Digital Manufacturing in Action at Krones
Streamlining its manufacturing processes, world-leading manufacturer of technology for liquid Consumer Packaged Goods (CPGs), Krones Inc. continues to grow by taking advantage of new technologies and connecting systems to work better and faster. Using their mold-making 5-axis machining area equipped with HEIDENHAIN TNC controls as part of a worldwide pilot process for the past three years, Krones Inc. manager John Vincent, based in Franklin, WI discusses how they are now working with these systems in a global manner.
“Since we are a subsidiary of a worldwide company based in Germany, it is common for us to have to manufacture redundant parts in our plants all over the world,” explained John Vincent, Head of Manufacturing Technologies for Krones Inc., the North American headquarters based in Franklin, WI. “And we have found a way to streamline this to be more efficient, thus providing optimized parts to our end users faster and better than ever before.”
Vincent explains how his approximately 8,000-square-foot mold-making area at the Krones Inc. 300,000-square-foot facility is currently equipped with four HEIDENHAIN iTNC 530-controlled machines that make the molds doing the cavity work.
This area also includes two smaller auxiliary machines, their own Quality Control department with CMM for inspection work, and an assembly area. Here in Wisconsin, Krones Inc.’s current primary role is to manufacture and supply parts for its large blow molding, filling, labeling, and packing technology installed throughout North America, Central America, and the Caribbean. Common jobs in the mold-making department include manufacturing molds for stretch blow molding machines for PET plastic bottles for water, soda, and other liquid products. Typical part lot size is 40 pieces (20 mold sets) in an average cycle time of four hours.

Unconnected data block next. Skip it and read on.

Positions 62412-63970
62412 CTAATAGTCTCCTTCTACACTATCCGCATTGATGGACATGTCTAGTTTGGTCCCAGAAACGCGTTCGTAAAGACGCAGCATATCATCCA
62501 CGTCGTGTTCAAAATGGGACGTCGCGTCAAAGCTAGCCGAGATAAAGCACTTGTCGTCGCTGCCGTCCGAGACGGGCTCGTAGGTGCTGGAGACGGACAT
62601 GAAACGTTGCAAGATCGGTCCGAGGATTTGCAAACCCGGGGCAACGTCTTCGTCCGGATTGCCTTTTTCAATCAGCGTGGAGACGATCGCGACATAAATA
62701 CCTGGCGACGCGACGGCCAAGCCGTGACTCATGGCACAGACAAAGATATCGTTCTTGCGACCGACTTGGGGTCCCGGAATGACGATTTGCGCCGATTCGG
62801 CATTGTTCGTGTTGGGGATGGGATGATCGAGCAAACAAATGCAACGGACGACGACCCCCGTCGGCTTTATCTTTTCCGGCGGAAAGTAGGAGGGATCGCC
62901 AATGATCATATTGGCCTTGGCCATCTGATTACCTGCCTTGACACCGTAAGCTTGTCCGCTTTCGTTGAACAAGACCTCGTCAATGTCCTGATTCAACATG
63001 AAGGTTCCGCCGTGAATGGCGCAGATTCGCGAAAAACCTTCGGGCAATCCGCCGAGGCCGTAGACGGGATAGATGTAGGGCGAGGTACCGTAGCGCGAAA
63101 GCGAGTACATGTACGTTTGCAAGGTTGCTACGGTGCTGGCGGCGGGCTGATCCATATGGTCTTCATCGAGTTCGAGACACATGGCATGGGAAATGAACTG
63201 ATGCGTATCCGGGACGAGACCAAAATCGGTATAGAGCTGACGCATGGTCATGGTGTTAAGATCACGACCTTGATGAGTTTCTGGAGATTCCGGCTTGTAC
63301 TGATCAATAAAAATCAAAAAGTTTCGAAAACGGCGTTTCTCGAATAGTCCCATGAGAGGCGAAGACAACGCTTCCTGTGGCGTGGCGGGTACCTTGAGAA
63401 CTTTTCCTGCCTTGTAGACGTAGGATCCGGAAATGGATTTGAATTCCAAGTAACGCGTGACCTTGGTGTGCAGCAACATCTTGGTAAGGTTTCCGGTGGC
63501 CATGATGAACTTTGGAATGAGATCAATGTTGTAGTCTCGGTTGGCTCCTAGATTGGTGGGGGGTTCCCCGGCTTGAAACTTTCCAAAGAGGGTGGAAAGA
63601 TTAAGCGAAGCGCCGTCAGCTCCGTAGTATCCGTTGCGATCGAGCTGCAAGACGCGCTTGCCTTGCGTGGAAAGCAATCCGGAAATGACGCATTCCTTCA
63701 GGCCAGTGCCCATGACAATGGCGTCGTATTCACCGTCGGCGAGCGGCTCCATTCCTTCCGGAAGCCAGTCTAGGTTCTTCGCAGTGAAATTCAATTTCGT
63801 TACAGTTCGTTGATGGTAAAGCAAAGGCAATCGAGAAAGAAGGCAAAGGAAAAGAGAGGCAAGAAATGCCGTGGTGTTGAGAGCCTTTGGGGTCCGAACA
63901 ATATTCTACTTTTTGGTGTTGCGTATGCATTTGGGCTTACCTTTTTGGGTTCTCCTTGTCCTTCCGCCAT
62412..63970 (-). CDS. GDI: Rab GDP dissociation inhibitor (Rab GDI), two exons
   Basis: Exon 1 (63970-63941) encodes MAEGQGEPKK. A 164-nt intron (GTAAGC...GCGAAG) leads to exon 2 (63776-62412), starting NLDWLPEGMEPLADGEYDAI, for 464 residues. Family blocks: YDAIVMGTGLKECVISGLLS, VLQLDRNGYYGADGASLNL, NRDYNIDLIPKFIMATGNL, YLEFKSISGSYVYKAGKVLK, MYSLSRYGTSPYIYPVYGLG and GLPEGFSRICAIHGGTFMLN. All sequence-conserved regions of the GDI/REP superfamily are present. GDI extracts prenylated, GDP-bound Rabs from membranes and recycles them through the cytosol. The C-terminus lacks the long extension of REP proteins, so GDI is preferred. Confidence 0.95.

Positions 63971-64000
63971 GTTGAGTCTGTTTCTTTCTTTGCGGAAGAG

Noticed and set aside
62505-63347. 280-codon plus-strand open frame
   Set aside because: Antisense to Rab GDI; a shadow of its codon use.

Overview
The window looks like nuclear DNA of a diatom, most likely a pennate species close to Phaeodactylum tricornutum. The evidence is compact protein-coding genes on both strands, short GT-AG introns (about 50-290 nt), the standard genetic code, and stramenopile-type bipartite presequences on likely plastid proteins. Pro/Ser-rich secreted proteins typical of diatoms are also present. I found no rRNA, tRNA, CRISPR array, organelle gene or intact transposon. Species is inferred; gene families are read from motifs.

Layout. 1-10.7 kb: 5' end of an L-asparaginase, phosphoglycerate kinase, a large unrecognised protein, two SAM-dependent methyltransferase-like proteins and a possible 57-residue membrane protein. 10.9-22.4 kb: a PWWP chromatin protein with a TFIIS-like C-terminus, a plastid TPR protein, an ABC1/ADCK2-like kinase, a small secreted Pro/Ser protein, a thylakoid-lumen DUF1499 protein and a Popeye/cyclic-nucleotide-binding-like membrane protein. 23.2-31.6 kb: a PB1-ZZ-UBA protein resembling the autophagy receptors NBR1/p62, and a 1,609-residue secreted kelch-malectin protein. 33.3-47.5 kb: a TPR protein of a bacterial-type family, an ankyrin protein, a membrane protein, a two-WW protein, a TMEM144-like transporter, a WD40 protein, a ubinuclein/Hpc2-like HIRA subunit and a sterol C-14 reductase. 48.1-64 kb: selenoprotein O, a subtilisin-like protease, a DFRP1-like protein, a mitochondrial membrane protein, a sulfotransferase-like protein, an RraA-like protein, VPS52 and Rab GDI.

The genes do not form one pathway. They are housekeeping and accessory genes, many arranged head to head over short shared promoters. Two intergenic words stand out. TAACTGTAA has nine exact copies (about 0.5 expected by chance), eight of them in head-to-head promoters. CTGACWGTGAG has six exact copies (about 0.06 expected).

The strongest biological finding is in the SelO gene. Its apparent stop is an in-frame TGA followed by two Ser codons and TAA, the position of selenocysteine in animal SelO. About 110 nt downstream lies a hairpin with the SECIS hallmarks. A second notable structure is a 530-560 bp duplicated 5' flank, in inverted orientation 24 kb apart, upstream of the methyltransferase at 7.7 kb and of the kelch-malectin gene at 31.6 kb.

“We are making very tight tolerance, similar mold parts at all these locations, all requiring high accuracy, as well as highly polished surface finishes down to RA right out of the 5-axis machine,” said Vincent, “and by working together, we have been able to incorporate each other’s best practices and provide an excellent end-product.”
As part of the pilot program that started three years ago, Krones Inc. has undergone steps to connect to its Krones Group affiliates in China and Germany. Utilizing a FORCAM digital software system (similar to HEIDENHAIN’s newly introduced StateMonitor), Krones Inc. staff has programmed the HEIDENHAIN controls in each of these three locations to connect and interact with each other when called upon to do so.
“This set up allows us to measure the actual usage of any machine at any time, and when they stop, there are protocols provided for next steps including the ability to enter costs codes to track why it stopped, so there’s connectivity between all the machines,” said Vincent who explained there are actually about 65 CNC-controlled machines throughout his entire Wisconsin location.
“I think it is important to note that we have done tests in the mold-making department where we’ve run programs from both Krones in Germany as well as Krones in China that were selected within our software systems and were able to run them here in Wisconsin just fine! This is particularly helpful for customer development work.
“For example, we recently had an order for a new bottle on a Monday, so that day we designed a mold for it. Then I sent an email to a Chinese colleague asking for them to design a program for it (their daytime is our night),” explained Vincent, who added that their Chinese mold-making department has six HEIDENHAIN iTNC 530s in use. “So, when we came into work on Tuesday morning, we loaded the program from our Chinese colleague into our iTNC 530 and started running it, and had the part done that same day for customer review. And this is a part that probably has a cycle time of five hours, so it isn’t something on which we can minimize run time. This process is one that our customers continually request be done quicker, and we are happy to now be able to do it.”
TNC Role in Krones Inc. Connected Machining
Krones Inc. has been utilizing the HEIDENHAIN TNCs in their mold-making departments for some time, with change-outs to updated machines approximately every five years. “I’m a huge fan of the HEIDENHAIN controls,” explained Vincent. “Particularly in the mold-making industry, these controls definitely have a leg up on the competition as far as being able to achieve excellent and accurate surface quality at high speeds.
“There are many useful features that I particularly like such as the manual probing routine on the machine via soft keys right on the control. You don’t find that on other controls and it’s a well-used feature for in-process inspection.”